The Notions of Safety and Security
The Final Chapter in the Life of Judith Carter Henry
In the summer of 1861, Judith Carter Henry was an 84-year-old widow, living on a small farm just south
and east of the intersection of the Warrenton Turnpike and Manassas-Sudley Road near Manassas,
Virginia; Spring Hill, the farm was called.  She had lived there for 35 years and, in fact, was born less
than a mile away.  For most of those years she had lived a quiet farm life, marking the changing seasons
with the cycle of planting and harvesting, and raising four children, watching them grow to adulthood.
But in July of 1861, things took a dramatic and unfortunate turn for the elderly widow.  Union and
Confederate troops had gradually begun moving into the region, and Judith’s daughter Ellen, who lived
with her mother, became gravely concerned.  In May her brother Hugh, living in Alexandria, Virginia,
had written a letter emphasizing his belief that their mother’s “entire helplessness” should keep her safe
from harm from the invading armies.  But Ellen, and another brother, John, who lived nearby, feared the
worst. They determined to try to move their dear mother to safety.  Despite evidence that the fighting
was edging ever closer, Judith, who was frail and bedridden at that point in her life, did not want to leave
the familiar and comforting surroundings of her home.  She protested as, on the morning of July 21, they
attempted to carry her from the house on a mattress, and the group made it only as far as the spring
house: not only was Judith begging to be taken back, but Ellen and John also realized that the troops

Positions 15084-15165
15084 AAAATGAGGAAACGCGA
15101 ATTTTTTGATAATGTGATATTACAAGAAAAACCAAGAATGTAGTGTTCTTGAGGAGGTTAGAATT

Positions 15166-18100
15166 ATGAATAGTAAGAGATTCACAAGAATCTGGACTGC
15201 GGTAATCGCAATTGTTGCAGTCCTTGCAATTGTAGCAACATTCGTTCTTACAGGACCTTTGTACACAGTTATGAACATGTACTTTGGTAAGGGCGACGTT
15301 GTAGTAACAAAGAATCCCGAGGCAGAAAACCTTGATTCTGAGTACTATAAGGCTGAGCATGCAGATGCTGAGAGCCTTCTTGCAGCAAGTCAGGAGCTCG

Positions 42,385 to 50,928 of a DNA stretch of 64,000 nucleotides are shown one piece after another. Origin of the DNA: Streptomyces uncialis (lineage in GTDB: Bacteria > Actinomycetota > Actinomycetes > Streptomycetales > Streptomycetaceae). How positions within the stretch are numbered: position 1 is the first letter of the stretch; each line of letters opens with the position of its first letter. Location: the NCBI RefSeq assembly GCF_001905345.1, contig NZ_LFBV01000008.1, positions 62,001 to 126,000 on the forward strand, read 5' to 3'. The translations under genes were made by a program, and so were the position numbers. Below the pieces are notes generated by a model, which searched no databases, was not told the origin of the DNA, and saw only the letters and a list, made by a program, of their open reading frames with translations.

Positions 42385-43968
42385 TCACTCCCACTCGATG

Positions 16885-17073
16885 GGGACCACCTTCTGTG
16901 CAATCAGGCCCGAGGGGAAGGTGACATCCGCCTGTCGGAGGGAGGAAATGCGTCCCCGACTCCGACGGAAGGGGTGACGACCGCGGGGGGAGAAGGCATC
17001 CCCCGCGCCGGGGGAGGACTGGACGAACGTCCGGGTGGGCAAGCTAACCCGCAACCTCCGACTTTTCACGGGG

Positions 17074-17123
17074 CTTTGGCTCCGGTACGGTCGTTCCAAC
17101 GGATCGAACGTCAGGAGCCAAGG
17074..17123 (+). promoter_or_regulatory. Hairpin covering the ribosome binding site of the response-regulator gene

were too close and the situation was too dangerous to permit their plan to work.  So they returned to the
house, and Judith was carried to her bed. They could only hope that Hugh’s earlier assurance of her
safety would prove true.
As morning turned to afternoon, Union artillery moved their guns onto the Henry House property, not
far from the house. They soon discovered they were being fired at by Confederate sharpshooters, who
were either hidden inside the house, or just outside of it and using it for cover.  Since nearly all of the
other residents of the immediate area had long since fled to safety, Captain James B. Ricketts had no idea
there were civilians still inside.  His immediate goal was to put an end to the firing of the Confederate
sharpshooters, and he shelled the house.  One of the shells burst in Judith’s bedroom, and she died of her
wounds soon after.
A woman that history has recorded only as “Florence”, attended the memorial service for Judith Henry
held on the grounds of the farm, two days after the battle. In a letter to her sister, she gave this account:
The papers will have told you before this reaches you that old Mrs. Henry was killed during the battle…I do not
think I ever felt more deeply than when I stood among the wreck and ruin of her home and saw the poor mangled
body of the old lady placed in the coffin and borne to her last resting-place by stranger hands…Around the Henry
garden, where a fence had stood on Sunday morning, was a hedge of althea, the only things that had escaped
destruction.  They were loaded with crimson and white blossoms, and you cannot imagine how strangely they
looked in their purity and beauty amidst that scene of desolation and death.  I stopped to gather a few of these
“roses of Sharon” to place on the coffin…
In 1870, a new house was built to replace the one in which Judith’s life ended.  A photograph, taken in
1896, features a very elderly Hugh Henry seated on a chair on the porch of this house, the same house
that stands on the battlefield today.  In the picture, just to the right side of the porch, can be seen a
vigorous Rose of Sharon, quite possibly one of the very ones that were such a part of Judith’s happier
times at Spring Hill.
Narrative Researched and Written by Amy V. Lindenberger, Civil War Artist
Original Artwork
Framed Dimensions:  28 1/2 x 46
Price: $3500.
Giclée Reproductions
Available only in Gettysburg at Civil War Fine
Art Gallery and Studio
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January 22, 2010

Read about the next three pieces in the series at Sarah Emma Edmonds Series Explanation